Nanoparticles from dietary supplement drinks likely to reach environment, say scientists in a new study, "Characterization of Nanomaterials in Metal Colloid-Containing Dietary Supplement Drinks and Assessment of Their Potential Interactions after Ingestion," published online June 2, 2014 in the journal ACS Sustainable Chemistry & Engineering (American Chemical Society). It's a report on dietary supplement drinks containing nanoparticles. Nanoparticles are becoming ubiquitous in food packaging, personal care products and are even being added to food directly. But the health and environmental effects of these tiny additives have remained largely unknown. You may wish to check out the articles, "A link between nanoparticles and Alzheimer's disease" and "Silver nanoparticles can cause cellular changes." Other uses for silver nanoparticles include deodorants, food packaging, and other uses. Scientists are researching to see whether nanoparticles are related to various forms of cancer, Alzheimer's and Parkinson's disease, says that article. Only the smallest particles seemed to be able to enter the cells.
As additives to food and drinks, nanoparticles can prevent caking, deliver nutrients and prevent bacterial growth. One article, "Silver nanoparticles can cause cellular changes," explains that researchers found nanoparticles caused the formation of more so-called free radicals which are oxygen compounds produced naturally in the body as a result of energy metabolism. But they can do harm if the amount increases. The big issue for researchers is to find out what nanoparticles in food, shampoos, clothing, and deodorants or in other packaged goods are doing to your health as well as the environment. You also may wish to see another article, "Exposure to Nanosilver Causes Cancer, Alzheimer's and Parkinson's Study."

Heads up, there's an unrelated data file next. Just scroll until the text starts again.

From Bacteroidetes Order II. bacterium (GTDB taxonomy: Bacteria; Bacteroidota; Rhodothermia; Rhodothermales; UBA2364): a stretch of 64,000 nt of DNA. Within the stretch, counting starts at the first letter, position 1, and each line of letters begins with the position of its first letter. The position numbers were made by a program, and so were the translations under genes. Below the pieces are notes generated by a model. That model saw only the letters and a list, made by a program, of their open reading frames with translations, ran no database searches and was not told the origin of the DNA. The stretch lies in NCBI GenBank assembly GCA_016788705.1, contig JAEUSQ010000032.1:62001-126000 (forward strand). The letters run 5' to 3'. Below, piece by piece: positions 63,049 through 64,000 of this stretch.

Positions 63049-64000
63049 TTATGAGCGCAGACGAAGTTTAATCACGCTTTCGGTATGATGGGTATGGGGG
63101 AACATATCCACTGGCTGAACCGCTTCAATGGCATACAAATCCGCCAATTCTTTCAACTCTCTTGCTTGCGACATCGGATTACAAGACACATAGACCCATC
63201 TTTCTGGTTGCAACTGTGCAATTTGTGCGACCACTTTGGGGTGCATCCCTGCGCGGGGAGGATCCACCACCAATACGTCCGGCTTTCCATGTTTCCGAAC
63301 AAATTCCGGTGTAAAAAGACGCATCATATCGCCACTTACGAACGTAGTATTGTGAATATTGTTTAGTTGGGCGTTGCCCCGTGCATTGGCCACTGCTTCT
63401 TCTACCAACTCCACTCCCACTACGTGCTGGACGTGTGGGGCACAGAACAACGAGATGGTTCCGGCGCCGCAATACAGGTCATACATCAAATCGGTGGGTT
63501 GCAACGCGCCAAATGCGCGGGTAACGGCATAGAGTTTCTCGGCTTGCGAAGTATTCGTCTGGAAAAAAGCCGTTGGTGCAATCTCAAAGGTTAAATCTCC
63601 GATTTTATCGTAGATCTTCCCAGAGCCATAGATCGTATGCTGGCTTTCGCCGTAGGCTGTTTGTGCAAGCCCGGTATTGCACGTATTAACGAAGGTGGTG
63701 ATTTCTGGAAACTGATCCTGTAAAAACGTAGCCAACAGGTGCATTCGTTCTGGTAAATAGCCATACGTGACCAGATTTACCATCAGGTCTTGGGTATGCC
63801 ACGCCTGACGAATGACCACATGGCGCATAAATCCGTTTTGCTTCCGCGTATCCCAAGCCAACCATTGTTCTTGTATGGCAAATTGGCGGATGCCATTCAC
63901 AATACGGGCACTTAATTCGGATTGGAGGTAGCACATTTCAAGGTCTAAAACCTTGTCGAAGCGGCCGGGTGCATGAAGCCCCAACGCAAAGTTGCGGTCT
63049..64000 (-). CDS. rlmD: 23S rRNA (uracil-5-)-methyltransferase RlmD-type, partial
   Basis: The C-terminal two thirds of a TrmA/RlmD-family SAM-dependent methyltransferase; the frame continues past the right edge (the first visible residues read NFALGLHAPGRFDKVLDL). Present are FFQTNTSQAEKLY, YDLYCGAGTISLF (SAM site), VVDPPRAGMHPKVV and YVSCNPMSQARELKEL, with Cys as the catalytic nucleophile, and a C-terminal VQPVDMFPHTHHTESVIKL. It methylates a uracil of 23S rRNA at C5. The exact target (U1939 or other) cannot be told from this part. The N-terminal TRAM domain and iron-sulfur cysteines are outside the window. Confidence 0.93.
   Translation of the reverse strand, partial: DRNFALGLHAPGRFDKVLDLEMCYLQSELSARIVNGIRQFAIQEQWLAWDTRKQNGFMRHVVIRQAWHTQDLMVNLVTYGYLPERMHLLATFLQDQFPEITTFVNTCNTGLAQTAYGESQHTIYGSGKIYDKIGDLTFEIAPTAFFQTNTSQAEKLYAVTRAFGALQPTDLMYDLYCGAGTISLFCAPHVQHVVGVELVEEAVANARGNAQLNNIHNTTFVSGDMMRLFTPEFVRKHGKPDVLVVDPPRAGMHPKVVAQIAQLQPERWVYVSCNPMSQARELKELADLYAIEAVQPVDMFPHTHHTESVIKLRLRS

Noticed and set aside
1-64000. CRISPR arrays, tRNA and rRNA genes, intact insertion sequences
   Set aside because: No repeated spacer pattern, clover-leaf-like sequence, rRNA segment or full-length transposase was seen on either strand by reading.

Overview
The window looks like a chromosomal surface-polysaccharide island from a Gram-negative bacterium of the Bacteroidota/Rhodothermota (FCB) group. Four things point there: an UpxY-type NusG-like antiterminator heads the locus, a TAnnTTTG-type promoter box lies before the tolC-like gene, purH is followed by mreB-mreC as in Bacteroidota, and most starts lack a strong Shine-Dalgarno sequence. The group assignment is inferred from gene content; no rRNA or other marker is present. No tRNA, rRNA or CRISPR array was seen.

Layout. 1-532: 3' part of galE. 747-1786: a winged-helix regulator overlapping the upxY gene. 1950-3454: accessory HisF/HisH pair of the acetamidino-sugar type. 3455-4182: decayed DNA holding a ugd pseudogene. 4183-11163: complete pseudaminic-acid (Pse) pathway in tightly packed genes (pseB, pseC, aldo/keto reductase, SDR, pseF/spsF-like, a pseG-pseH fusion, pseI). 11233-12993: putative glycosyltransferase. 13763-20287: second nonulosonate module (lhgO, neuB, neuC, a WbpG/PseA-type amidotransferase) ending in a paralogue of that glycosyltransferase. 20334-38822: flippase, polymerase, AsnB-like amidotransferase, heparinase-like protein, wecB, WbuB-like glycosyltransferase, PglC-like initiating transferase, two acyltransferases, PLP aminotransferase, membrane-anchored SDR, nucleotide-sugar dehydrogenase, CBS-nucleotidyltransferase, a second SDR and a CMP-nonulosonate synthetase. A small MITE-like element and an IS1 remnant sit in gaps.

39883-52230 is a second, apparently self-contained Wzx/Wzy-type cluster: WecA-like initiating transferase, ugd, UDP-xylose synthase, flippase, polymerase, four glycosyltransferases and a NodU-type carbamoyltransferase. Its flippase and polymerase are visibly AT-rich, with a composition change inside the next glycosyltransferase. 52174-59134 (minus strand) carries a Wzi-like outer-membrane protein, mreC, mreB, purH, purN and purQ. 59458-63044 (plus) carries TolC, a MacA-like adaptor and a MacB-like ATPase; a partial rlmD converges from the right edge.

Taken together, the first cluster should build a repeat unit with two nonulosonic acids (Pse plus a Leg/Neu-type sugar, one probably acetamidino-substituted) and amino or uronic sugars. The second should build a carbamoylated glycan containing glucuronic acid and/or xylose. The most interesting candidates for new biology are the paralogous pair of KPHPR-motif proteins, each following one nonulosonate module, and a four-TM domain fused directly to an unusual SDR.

The new study now suggests that nanomaterials in food and drinks could interfere with digestive cells and lead to the release of the potentially harmful substances to the environment
In the new study published online June 2, 2014 in the journal ACS Sustainable Chemistry & Engineering, Robert Reed and colleagues note that food and drink manufacturers use nanoparticles in and on their products for many reasons, according to the June 18, 2014 news release, "Nanoparticles from dietary supplement drinks likely to reach environment, say scientists." In packaging, nanoparticles can provide strength, control how much air gets in and out, and keep unwanted microbes at bay.
As additives to food and drinks, nanoparticles can prevent caking, deliver nutrients and prevent bacterial growth. But as nanoparticles increase in use, so do concerns over their health and environmental effects.
Consumers might absorb some of these materials through their skin, and inhale and ingest them
What doesn't get digested is passed in urine and feces to the sewage system. A handful of initial studies on nanomaterials suggest that they could be harmful, but Reed's team wanted to take a closer look.
They tested the effects of eight commercial drinks containing nano-size metal or metal-like particles on human intestinal cells in the lab. The drinks changed the normal organization and decreased the number of microvilli, finger-like projections on the cells that help digest food.
In humans, if such an effect occurs as the drinks pass through the gastrointestinal tract, these materials could lead to poor digestion or diarrhea, they say. The researchers' analysis of sewage waste containing these particles suggests that much of the nanomaterials from these products are likely making their way back into surface water, where they could potentially cause health problems for aquatic life.
The authors acknowledge funding from the National Science Foundation. The American Chemical Society is a nonprofit organization chartered by the U.S. Congress. With more than 161,000 members, ACS is the world's largest scientific society and a global leader in providing access to chemistry-related research through its multiple databases, peer-reviewed journals and scientific conferences. Its main offices are in Washington, D.C., and Columbus, Ohio.